Adriaan Koerbagh seems to have held outside shot during the process his study friend Johannes Bouwmeestert. Also about Spinoza says Adriaan Koerbagh that he has visited him only once, but that however, he had his knowledge of Hebrew not from him.
The outcome was that Adriaan in July 1668 was sentenced to 10 years in prison, an extremely heavy penalty, then later exile. John was quickly released. Adriaan Koerbagh began the criminal to sit out the penalty in the Rasphuis on the Heilige weg (20) and died in October 1669 died in the 'Willige huis ' to the Schippersgracht, where to he was transferred. The consistory, had requested an investigation into how it went with him in the Rasphuis. The reporting of Reverend Vinckius left, however, more than a year. Koerbagh died a week after his reporting.
His younger brother John (1634-1672), theologian, also convicted in the same time to a comparatively light punishment. He continues to preach in its own way. From the protocols of the consistory, shows that he is speaker on a well-visited meeting at the Rokin and has ' defamatory spoken about our Saviour Jesus Christ and against ' syn eternal godtheyt and voldoeninghe ... ''. John and also sister Lucia die several years after Adriaan in 1672. They are buried in the new Church.
It is still a question why it is went like it went. Did the brothers really went too far? Of Koerbaght is known that he just like the sacrementarians denied the real presence of Christ in the sacrement of the evening meals. With a ban of the States on the socinianism probably also this doctrinewas prohibited . Was it the younger brother who was threatening to the Church? Was it the political situation, in which the Calvinists and the army had to play a larger role again? Was it newer insight after the appearance of the Leviathan in the Dutch? Played a role that people outside Amsterdam were involved, including Van Berckel? Or was it actually directed against the Republican Mayor and guardian of the brothers Lambert Reynst? Even Hudde supports the penalty and also this belongs under the responsibility of his cousin Gillis Valckenier. Nevertheless will these two as mayors appointed Rieuwertsz a few years later in 1675, who edits comparable books as city printer and give him protection this way. Had they expected that the soup not so hot would be eaten as hot as it was served and that they could have exiled Koerbagh after a short time ?
In 1691 appears ' The enchanted weerelt ' BEKKER (1634-1698) or Balthazar, a book about witches that like Koerbagh's is a controversial book. It was published by a printing company, which, like that of the young Rieuwertsz was located near the stock exchange building . Amsterdam and some cities did ban the book, but not the States of Holland. Bekker, who is pastor of the Church may not preach, but the salary paid to him by Amsterdam.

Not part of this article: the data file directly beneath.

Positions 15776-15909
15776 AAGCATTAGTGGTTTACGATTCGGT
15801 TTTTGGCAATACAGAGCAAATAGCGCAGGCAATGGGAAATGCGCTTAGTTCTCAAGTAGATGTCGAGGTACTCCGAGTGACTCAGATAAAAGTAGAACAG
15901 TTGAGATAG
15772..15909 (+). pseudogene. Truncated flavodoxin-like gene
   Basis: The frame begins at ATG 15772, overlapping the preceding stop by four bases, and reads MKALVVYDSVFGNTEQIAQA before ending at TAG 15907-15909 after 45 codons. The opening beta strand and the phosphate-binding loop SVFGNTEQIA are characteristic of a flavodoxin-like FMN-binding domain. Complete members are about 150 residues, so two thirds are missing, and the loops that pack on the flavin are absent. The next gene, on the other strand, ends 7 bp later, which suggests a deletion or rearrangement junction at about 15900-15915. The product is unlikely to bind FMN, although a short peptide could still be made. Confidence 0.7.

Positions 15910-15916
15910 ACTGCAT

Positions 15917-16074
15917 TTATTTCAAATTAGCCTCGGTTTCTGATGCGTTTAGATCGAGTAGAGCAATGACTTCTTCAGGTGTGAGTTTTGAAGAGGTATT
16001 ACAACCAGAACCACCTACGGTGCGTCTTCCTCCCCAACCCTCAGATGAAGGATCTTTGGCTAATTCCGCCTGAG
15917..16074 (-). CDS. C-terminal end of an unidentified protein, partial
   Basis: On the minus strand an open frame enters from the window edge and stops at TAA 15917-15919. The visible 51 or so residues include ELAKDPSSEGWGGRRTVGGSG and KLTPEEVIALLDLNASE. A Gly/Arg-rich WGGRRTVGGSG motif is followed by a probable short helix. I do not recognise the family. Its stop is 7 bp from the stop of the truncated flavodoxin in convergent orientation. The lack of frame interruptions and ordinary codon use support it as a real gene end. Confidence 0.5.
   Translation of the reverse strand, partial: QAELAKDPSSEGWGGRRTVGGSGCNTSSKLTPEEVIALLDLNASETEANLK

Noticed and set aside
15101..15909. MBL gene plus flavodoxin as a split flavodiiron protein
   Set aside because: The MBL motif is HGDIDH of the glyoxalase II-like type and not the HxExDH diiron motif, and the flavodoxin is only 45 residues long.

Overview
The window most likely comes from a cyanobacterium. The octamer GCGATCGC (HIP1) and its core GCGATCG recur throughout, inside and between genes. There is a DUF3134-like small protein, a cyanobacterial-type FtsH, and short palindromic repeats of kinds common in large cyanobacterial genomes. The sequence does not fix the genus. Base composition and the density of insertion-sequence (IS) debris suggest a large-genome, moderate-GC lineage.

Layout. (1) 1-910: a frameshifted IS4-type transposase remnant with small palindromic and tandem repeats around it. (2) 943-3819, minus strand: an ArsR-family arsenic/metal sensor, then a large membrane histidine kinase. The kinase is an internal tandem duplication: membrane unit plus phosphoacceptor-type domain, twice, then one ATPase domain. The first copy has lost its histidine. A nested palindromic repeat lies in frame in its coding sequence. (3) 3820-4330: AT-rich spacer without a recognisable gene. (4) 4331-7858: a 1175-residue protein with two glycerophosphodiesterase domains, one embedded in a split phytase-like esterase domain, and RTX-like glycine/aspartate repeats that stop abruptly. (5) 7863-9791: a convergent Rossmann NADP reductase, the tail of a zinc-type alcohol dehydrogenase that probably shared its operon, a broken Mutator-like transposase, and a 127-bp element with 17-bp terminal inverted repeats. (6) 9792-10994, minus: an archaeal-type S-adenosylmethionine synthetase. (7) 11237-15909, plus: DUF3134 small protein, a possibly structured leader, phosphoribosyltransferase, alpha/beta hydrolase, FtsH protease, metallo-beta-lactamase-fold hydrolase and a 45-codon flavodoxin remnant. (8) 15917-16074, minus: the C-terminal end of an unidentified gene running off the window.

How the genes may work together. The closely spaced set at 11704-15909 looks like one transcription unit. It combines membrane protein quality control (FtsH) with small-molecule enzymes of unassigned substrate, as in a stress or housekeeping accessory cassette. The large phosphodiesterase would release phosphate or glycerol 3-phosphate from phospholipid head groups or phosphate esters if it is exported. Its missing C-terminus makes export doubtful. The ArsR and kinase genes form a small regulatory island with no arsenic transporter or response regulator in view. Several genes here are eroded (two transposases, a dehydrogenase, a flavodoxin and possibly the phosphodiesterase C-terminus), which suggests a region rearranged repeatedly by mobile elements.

18. CAUTE! (Dirk VAN HASSELTSSTEEG 't Martelaersboek)
Innovative scientific ideas call resistance. On the point of religion especially among the common people. Spinoza seems to be aware of this and has some understanding for it. All thinking is limited by the limits of human comprehension. As scientists already can get only a limited insight, then that applies to a greater extent the population, whose comprehension is initially focused on everyday things to ' persevere ' in existence.
The scientific world knew the history of Giordano Bruno (1548-1600) and Galileo Galilei (1564-1642). Self knew Spinoza the history of exile-for-ideas from the Jewish community of Uriel da Costa (1585-1640) already earlier than his own exile. Publisher Riewertsz must have been informed about the decision of Descartes to pass most of his work after his death . At that time there were already rumors about the possible cause the deathof Descartes or the suspicions about the death of Pope Adrian. In any case, the group around Spinoza, who is involved in the publication of his work, respects the wish that most of his work is published only after his deathand not on his own name . Rieuwertsz was so careful not to mention his name as a the publisher and he gave the place of publication for example ' Hamburg ' instead of ' Amsterdam '. The TPT is prohibited by the Court of Holland in 1674. Riewertsz had already taken larger than usual precautions at the first edition : no author on the title page and for the publisher H. Künrath, Hamburg. Künrath was an existing person, was an alchemist and Rosicrucian, not living in Hamburg. In later editions he used other names. In a later edition, in which he spends in one band with the TPT Meijer's ' Philosophy, interpreter of Holy Scripture ', he uses the names of Heinsius and Sylvius.